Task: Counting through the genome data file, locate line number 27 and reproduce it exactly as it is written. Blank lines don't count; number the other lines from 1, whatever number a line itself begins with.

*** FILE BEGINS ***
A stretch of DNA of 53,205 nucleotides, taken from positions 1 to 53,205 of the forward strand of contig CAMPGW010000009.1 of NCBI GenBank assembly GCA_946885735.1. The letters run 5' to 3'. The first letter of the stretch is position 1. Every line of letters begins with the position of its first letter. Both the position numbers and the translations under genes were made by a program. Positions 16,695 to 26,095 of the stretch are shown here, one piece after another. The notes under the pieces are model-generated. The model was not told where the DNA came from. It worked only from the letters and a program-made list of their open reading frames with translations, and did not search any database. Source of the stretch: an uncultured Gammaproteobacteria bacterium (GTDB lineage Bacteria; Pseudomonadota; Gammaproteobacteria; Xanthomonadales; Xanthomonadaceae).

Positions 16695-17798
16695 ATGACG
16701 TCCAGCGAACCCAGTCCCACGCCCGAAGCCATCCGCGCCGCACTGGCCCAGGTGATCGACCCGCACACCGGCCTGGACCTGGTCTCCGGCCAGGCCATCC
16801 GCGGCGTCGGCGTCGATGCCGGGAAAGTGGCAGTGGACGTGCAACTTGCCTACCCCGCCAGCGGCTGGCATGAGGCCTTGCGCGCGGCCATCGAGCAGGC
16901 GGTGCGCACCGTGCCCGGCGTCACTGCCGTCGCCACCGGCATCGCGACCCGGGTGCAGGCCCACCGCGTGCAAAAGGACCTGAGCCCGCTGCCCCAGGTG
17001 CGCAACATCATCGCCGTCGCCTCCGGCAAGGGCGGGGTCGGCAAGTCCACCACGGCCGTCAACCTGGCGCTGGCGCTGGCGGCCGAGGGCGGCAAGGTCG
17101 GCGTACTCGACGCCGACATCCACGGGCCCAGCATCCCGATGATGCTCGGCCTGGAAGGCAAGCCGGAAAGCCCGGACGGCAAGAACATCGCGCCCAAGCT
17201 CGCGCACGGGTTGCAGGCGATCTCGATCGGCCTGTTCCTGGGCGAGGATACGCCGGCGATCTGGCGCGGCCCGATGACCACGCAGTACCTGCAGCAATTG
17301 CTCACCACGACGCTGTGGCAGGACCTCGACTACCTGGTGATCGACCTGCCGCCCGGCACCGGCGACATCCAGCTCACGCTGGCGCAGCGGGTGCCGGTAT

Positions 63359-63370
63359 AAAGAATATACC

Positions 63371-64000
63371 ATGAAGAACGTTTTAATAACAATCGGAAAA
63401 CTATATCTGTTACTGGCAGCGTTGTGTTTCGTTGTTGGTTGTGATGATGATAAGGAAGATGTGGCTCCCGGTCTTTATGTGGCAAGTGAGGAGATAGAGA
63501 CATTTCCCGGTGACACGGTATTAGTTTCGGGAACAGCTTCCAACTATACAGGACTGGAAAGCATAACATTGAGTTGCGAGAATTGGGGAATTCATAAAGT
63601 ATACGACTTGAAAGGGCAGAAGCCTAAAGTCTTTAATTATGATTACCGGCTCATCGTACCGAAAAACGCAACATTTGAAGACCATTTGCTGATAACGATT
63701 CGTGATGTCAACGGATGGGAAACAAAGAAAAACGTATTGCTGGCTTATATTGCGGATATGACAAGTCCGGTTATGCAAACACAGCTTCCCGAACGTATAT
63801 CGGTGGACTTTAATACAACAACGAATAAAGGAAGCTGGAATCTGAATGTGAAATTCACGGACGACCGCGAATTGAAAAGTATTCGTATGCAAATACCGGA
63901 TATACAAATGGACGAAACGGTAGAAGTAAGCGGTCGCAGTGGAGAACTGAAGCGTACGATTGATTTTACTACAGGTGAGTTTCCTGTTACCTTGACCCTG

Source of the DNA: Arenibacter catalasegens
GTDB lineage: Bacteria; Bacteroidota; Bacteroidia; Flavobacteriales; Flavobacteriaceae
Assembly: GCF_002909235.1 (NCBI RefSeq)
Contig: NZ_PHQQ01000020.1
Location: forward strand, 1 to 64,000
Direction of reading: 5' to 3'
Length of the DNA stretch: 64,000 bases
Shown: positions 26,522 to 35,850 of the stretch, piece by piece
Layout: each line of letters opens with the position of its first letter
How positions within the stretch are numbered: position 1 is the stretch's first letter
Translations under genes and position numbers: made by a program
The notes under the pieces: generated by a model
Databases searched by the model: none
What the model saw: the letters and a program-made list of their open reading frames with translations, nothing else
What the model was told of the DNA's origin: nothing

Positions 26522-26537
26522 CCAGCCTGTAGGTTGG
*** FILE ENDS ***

Length of the DNA stretch: 64,000 bases